It is hard to believe that 2019 is coming to a close. On behalf of Keough & Moody, I would like to thank you for your support this past year. We are grateful for our continued growth and for the relationships we have with all of you. Our team continues to grow not only in number but especially in talent. We look forward to 2020 and continuing to provide the best legal services we can for our clients. We wish you and your family a very blessed and safe holiday season.
Please enjoy our article this month regarding 2019 legislative changes and upcoming 2020 legislative changes.
If you have any questions about the article that follows, please contact Chuck Keough at firstname.lastname@example.org. All of us at Keough & Moody appreciate your continued support. Please write us a review by clicking on one of the links at the bottom of the newsletter!
What Happened in 2019?
What Can We Expect in the Community Association World for 2020?
How Can We be Ready for 2020?
Unlike in years past, 2019 did not bring about any case law that shook the world of community association living. Surprisingly, we did not see any cases helping to interpret the language of Section 9(g) of the Illinois Condominium Property Act. Instead, 2019 is ending with changes to the statutes and ordinances related to community association living (but unfortunately none of these changes bring clarity to Section 9(g) of the Illinois Condominium Property Act).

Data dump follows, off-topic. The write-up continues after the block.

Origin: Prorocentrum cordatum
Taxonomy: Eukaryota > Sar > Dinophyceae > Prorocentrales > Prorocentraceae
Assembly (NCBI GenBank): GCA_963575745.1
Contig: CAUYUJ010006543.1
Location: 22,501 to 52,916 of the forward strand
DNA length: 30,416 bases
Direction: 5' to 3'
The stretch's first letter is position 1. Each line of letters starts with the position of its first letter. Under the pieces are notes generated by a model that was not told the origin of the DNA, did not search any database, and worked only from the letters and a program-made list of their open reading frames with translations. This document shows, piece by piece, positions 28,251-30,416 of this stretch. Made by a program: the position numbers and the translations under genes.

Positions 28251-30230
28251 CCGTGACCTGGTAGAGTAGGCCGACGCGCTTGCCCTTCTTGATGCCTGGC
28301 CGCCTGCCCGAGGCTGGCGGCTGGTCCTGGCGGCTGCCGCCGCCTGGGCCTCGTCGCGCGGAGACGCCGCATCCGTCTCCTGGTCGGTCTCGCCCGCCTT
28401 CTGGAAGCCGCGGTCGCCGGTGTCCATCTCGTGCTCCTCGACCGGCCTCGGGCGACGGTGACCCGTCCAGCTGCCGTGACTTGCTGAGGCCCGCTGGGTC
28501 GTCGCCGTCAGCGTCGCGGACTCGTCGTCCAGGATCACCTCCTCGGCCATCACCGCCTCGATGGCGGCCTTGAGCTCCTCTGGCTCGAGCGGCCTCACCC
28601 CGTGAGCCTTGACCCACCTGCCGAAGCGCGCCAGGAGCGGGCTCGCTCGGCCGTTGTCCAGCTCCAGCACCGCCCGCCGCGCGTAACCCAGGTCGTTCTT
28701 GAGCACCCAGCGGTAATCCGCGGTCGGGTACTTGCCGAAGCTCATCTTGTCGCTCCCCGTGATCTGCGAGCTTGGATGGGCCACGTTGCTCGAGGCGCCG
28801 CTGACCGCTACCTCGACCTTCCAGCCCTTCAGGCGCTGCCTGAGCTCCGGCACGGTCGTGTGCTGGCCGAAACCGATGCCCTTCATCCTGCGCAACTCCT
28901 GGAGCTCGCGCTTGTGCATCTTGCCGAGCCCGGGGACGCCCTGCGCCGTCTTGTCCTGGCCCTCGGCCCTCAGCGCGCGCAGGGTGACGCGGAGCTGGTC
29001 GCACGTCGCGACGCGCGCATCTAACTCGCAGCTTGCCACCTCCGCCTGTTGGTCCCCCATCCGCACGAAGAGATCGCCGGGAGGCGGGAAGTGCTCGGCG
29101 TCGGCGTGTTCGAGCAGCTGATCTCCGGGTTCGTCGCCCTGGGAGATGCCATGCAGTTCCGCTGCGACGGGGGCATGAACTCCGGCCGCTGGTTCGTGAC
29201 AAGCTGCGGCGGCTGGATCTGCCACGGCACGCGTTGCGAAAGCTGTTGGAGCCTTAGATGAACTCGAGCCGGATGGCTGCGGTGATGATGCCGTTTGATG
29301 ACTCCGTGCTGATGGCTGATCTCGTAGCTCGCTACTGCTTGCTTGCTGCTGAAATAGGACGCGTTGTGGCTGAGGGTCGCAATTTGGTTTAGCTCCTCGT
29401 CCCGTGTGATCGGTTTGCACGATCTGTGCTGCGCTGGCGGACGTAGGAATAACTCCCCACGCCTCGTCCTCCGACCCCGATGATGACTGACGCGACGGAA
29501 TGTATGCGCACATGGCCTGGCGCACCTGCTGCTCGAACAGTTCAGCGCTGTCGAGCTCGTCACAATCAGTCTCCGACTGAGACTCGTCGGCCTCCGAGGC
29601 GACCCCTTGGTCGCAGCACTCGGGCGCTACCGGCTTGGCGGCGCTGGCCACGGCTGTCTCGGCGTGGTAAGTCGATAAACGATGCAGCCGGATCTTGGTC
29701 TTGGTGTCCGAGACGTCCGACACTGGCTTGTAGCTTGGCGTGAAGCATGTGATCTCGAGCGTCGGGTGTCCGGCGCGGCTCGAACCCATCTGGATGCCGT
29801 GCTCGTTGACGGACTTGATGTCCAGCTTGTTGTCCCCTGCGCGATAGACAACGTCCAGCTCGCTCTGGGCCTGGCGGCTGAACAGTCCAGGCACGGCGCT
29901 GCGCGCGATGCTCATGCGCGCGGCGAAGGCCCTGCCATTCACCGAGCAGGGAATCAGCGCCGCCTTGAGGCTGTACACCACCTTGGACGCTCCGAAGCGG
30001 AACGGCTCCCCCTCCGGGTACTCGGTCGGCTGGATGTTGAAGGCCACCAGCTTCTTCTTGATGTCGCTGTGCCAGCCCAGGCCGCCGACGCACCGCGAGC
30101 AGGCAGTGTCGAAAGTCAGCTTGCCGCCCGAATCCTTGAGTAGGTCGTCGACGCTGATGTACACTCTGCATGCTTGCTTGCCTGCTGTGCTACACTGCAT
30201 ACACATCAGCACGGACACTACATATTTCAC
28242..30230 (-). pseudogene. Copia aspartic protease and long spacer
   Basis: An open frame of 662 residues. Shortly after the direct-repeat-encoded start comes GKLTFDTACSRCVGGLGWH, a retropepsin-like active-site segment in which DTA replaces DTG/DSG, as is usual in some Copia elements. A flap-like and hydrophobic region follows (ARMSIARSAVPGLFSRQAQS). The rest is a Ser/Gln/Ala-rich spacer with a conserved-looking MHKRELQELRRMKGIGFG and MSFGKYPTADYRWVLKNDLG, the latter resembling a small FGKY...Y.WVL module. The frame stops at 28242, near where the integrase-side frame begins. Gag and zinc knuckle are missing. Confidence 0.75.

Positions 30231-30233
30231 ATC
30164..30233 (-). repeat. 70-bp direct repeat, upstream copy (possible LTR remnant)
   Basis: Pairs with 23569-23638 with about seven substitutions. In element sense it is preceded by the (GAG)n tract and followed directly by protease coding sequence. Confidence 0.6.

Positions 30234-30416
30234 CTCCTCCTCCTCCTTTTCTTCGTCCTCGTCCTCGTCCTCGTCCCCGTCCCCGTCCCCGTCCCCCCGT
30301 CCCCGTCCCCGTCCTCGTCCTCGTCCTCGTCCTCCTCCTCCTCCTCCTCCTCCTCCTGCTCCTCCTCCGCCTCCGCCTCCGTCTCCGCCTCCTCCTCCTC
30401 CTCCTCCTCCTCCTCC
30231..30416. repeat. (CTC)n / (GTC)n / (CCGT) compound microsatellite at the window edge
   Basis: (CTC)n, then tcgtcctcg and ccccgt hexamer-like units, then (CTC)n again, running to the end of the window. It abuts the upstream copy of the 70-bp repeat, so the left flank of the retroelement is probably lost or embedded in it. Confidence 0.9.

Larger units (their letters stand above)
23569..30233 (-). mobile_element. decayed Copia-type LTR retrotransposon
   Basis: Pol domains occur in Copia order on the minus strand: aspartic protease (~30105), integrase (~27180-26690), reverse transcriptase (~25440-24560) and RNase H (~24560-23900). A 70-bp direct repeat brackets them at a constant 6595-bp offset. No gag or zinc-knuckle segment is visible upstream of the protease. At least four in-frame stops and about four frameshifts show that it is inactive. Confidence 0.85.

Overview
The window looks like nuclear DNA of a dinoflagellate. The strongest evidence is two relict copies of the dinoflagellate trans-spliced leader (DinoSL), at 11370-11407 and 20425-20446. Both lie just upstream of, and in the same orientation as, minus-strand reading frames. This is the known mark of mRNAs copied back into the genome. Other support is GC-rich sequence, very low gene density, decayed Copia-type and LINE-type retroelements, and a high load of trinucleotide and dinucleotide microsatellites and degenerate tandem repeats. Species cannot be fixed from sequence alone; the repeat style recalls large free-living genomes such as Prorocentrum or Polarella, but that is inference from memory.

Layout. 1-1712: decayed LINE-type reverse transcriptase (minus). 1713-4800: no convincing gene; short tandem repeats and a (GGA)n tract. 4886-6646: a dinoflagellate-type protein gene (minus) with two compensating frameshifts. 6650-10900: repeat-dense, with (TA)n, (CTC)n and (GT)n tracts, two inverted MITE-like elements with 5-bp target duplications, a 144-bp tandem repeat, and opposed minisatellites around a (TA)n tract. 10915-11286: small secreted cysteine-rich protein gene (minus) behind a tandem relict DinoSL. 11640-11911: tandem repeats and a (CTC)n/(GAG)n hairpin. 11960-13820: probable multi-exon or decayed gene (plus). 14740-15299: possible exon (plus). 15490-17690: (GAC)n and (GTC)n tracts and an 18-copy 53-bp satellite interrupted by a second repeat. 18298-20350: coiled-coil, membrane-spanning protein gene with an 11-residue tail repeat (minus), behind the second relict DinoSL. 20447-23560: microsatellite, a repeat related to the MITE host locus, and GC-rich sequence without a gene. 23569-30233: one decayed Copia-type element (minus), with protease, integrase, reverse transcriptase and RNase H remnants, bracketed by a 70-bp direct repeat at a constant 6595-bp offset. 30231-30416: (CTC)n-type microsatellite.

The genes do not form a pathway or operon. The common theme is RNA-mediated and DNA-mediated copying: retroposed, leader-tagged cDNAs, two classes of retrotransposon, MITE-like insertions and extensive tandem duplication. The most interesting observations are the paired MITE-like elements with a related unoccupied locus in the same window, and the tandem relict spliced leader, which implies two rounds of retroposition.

The Illinois Assistance Animal Integrity Act was adopted and will take effect on January 1, 2020. As requests for accommodations for emotional support animals continue to rise, this Act strives to eliminate the generic letters from ‘experts’ who conclude from 1,000 miles away from the requesting person that he or she is disabled and requires an emotional support animal. The Act places a burden upon the requesting person to produce documentation from an individual who has a therapeutic relationship with the requesting person stating why the accommodation is necessary. The Act also provides guidance on why a request can be denied by the housing provider. It also provides that a housing provider will not be liable for injuries caused by an assistance animal.
While the Act requires the requesting person to provide specific documentation, an association still must still take care in addressing such requests. Most community associations are seeing more and more requests for these types of accommodations (and if you have not seen it in your association, odds are you will in 2020). For this reason, now is a good time for the Board of Directors for your community to enact a procedure for addressing these requests. The failure to properly address such requests can lead to a claim of discrimination (which is often not covered by D&O insurance) or other litigation. It is best to consult with your association’s attorney before denying a request for such an emotional support animal. Remember, attorneys are not magicians and we cannot undo the facts once people act. It is more cost effective to have an attorney involved at the front end then after the fact. Your association is in a much better position if the process is established before the request is made.